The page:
Methods for serotype classification of Haemophilus paragallinarum field isolates.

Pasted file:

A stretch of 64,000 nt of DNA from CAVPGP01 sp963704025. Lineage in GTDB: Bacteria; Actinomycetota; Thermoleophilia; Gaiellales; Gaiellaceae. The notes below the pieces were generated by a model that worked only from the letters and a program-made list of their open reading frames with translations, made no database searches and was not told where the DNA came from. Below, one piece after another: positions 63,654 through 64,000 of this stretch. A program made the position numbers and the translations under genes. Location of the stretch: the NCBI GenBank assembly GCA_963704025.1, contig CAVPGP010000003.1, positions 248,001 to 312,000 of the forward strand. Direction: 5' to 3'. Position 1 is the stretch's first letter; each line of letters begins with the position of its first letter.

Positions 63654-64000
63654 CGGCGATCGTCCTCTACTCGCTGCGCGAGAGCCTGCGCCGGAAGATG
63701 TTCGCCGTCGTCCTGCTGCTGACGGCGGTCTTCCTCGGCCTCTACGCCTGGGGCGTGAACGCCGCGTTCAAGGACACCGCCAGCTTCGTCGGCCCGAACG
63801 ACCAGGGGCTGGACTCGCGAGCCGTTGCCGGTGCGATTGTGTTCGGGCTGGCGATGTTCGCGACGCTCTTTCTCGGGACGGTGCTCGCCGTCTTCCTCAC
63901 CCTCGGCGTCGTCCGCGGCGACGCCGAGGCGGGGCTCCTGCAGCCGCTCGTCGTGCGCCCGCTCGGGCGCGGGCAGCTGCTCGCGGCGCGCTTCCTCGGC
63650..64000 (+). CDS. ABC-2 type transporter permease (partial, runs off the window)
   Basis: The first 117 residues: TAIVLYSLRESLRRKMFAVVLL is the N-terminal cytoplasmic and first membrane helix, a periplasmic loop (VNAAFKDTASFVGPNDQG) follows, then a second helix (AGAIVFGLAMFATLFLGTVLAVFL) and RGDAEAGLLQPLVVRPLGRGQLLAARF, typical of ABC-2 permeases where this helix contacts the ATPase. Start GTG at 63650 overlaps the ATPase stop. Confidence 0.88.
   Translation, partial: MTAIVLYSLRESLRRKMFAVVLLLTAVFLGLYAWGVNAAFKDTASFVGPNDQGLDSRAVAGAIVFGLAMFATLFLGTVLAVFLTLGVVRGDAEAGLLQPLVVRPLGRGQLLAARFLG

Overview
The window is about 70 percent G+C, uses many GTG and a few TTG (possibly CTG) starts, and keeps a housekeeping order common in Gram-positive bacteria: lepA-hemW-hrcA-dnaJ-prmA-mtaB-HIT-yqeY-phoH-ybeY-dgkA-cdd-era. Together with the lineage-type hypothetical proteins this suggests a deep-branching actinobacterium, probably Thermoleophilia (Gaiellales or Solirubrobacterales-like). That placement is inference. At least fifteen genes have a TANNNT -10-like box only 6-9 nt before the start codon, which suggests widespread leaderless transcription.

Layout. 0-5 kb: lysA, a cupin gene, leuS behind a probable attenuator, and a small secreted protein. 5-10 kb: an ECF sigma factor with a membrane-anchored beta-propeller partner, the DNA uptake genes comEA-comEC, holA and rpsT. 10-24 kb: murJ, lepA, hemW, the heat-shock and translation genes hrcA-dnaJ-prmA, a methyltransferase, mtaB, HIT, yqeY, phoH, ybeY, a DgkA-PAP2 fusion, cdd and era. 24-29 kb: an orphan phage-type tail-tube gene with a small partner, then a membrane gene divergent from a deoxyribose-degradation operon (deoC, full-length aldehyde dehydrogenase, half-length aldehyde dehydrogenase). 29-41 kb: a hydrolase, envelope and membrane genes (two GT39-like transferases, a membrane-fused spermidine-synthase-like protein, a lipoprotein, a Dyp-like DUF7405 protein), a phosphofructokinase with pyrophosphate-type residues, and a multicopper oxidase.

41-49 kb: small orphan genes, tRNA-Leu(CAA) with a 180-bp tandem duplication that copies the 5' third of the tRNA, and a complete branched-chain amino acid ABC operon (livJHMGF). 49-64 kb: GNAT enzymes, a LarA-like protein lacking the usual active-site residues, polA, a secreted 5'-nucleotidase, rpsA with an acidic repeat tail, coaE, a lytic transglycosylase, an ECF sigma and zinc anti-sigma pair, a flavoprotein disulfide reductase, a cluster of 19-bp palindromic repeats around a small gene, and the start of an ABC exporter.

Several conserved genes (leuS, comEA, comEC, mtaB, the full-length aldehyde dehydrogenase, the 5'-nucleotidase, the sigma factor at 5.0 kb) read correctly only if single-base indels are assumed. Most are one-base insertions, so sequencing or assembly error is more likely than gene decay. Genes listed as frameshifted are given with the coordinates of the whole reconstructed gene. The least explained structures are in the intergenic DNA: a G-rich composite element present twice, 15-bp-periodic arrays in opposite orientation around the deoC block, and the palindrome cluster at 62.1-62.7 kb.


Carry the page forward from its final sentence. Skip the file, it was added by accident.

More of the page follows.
Historically, the causative agent of infectious coryza has been identified as the NAD requiring bacterium Haemophilus paragallinarum and the implementation of an intensive vaccination program led to the effective control of this contagious upper respiratory infection. More recently, however, a decline in the protective capacity of a vaccine conditioned immune response was noted, with a number of contributing factors, including the emergence of a fast-growing NAD-independent bacterium, which has largely replaced the traditional NAD-dependent variety. As such, accurate, reproducible methods for determining and continually monitoring the type of infecting bacteria was necessitated. To address this need, strains of H. paragallinarum were evaluated according to both their phenotypic and their genotypic properties, in a combination serodiagnostic approach. A data bank of NAD-dependent H. paragallinarum reference strain and field isolate serovar-specific fingerprints was established on both a whole cell and outer membrane protein level. Visual comparative analysis of the qualitatively and quantitatively similar outer membrane protein patterns of all strains of NAD independency studied with the formulated data bank, indicate that the NAD-independent strains displayed profiles typical of serovar C-3. The outer membrane proteins have been identified as putative virulence determinants and, as such, were characterised according to their surface location, susceptibility to heat modification, functional role as endotoxins, sequence homology to structural membrane counterparts, and finally, their ability to induce an immune response. These studies represent novel efforts and form the foundation for identifying those antigens responsible for maintaining an infection in the host milieu. Ribotype analysis served as an adjunct to phenotypic observations, with the local NAD-independent field isolates being identified as serotype A. These contradictory outcomes call for the creation of a set of reference strains specific for NAD-independent isolates. The identification of restriction fragment length polymorphisms in the conserved 16S rRNA gene sequences indicate the potential application of this method for type assignment, requiring the recognition of a battery of versatile restriction enzymes to generate serovar-specific polymorphic profiles. The complexity of serotype allocation demands that a combination approach in which genotypic analyses complement phenotypic-based methods of haemagglutination inhibition and outer membrane protein profiling. The groundwork for implementation of such a system has been accomplished.